As it gets closer to the 2012 elections, I get more concerned that, despite Romney’s gains, Obama may still win. They are in a statistical tie, and it could go either way. Yet many conservatives, libertarians, and independents are still either undecided, or they plan to vote for a 3rd party, or they just want to “sit this one out”. But, that would NOT be the wise thing to do. Simply “making a statement” does no one any good, if your preferred candidate can’t get elected. (I wrote another post earlier this year discussing this in more depth: Practical Vote vs Conscience Vote: Don’t Throw It Away.)
I just came across the video at the bottom of this post (h/t Andrew Morrison), in which Pastor Jack Hibbs talks with Dr. Wayne Grudem (respected Christian theologian & author of Politics According to the Bible) and Dinesh D’Souza (noted conservative political commentator and author) about the upcoming election(s) and, more generally, about Christians being involved in the public square, which includes politics and exercising our right to vote. Hopefully, responsibly. It’s only a little over 20 minutes, so I hope you’ll check it out. But, I wanted to highlight a couple quotes — exhortations, really, to their fellow Christians.
First, Dr. Grudem addresses a concern about Mitt Romney’s Mormonism, which makes some Christians uncomfortable enough to possibly keep them from voting for him, despite the alternative. Maybe they think he will try to remake the U.S. into a Mormon nation? I don’t know. (I wrote about this concern, too.) Grudem is a conservative evangelical, so no one can accuse him of being a religious pluralist or not being aware of the serious theological differences between the LDS and historical, orthodox Christianity. But, I think his observations are valid and his approach is fair, pragmatic, and biblically-sensitive, proving that they aren’t mutually exclusive.
“I look back in the Bible and I find that, not just for the nation of Israel but in secular nations, God seemed to use people of all different religious backgrounds to care for His people. Like, the Pharaoh in Egypt who gave the Jewish people good land to live in in Egypt. Or, Cyrus, king of Persia, who sent the Jewish people back home from exile to their homeland. Or, the Roman Empire that gave Paul the freedom to travel throughout the Roman Empire and gave him the protection of its laws. And, in American history God has used [individuals] like Benjamin Franklin, who wasn’t a born-again Christian but did great good for the country. So, my answer is, we’re voting for a President, not a pastor. And, yes, I think, surely, if a Mormon has views on moral and political issues that are consistent with the Bible, then go ahead and vote for that person.”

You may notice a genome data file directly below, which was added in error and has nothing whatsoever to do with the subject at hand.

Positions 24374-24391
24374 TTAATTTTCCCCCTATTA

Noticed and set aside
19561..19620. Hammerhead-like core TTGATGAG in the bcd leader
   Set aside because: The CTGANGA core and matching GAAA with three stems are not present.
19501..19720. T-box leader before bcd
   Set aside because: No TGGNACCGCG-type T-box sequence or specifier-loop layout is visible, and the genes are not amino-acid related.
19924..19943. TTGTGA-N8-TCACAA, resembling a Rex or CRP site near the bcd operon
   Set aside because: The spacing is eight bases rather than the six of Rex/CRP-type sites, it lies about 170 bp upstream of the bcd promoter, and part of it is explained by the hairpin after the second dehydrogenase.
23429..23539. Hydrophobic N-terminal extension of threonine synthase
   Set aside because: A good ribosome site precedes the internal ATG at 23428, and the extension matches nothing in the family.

D’Souza addresses another popular complaint — one that I am, frankly, tired of hearing. It goes something like this: “I hate both candidates, and I’m sick-n-tired of having to vote for the ‘lesser of two evils’. So, I’m gonna vote for _______, ‘cuz he’s the only one who makes sense. He may not be able to win, but I refuse to support the other so-n-sos with my vote. I have to vote my conscience!” Well, to be fair, I can sympathize. But, it’s shortsighted and unrealistic. D’Souza gives the following friendly admonition:
“Politics is about the lesser evil. Look, in WWII we allied with Stalin, a bad guy, because another bad guy, Hitler, posed a greater threat. That is the real world. You sometimes ally with the bad guy to get rid of the worse guy. And, so, that to me is not ‘compromise’. That is achieving as much good in the world as it is practically possible to achieve. And if you’re so morally pure that you’re not willing to play that game, your side will always lose…. If Christians are active in the world and exercise their influence, the world will move a little bit more in the Christian direction. And if Christians abstain from the world, the world will pull more strongly in the opposite direction.”
Look, I’m not thrilled with our choices, either, but waiting for the “perfect” candidate is just not dealing with reality. We have to work within the system, as it currently is, with the candidates that realistically have a good chance of being elected. You may not like everything Romney and/or Ryan have said or done in the past or say they will (not) do if elected. You may not agree with their theological views — Mormon and Catholic, respectively. You may think that they — or the GOP in general — are just as bad as their Democrat opponents. (I strongly disagree, but that’s another discussion.) But, all things considered, Romney/Ryan have a lot more pluses and a lot less minuses on their side of the ledger than the Prevaricator/Failure-in-Chief and his “progressive” cronies.
So, even if getting Romney/Ryan into the White House only stems the tide and keeps the U.S. from getting further in debt and less safe — virtually guaranteed if Obama and the Left stay in power –, then we come out better for it. If you want someone more _________ in charge, then get out there and drum up support for your 3rd-party guy/gal. (The Ron Paul campaign did a great job of this, though even they realized Paul needed to “play” Republican; it just wasn’t enough.) If you can gain enough momentum, maybe in a few years you’ll have a realistic shot at the Oval Office. For now, though, get a clue!
Or, as my Facebook friend, Stan McCullars, summed it up:
“To my conservative friends: get off your buttocks and vote for Mitt Romney. A no vote is a vote for Obama. A vote for a third party candidate is a vote for Obama. Don’t vote for Obama. He supports everything that’s wrong with America: abortion, so-called gay marriage, socialized medicine, dirty politics, government bailouts of companies, freeloaders, etc…”
Got it? No second term! Vote NObama!! Vote Romney/Ryan!!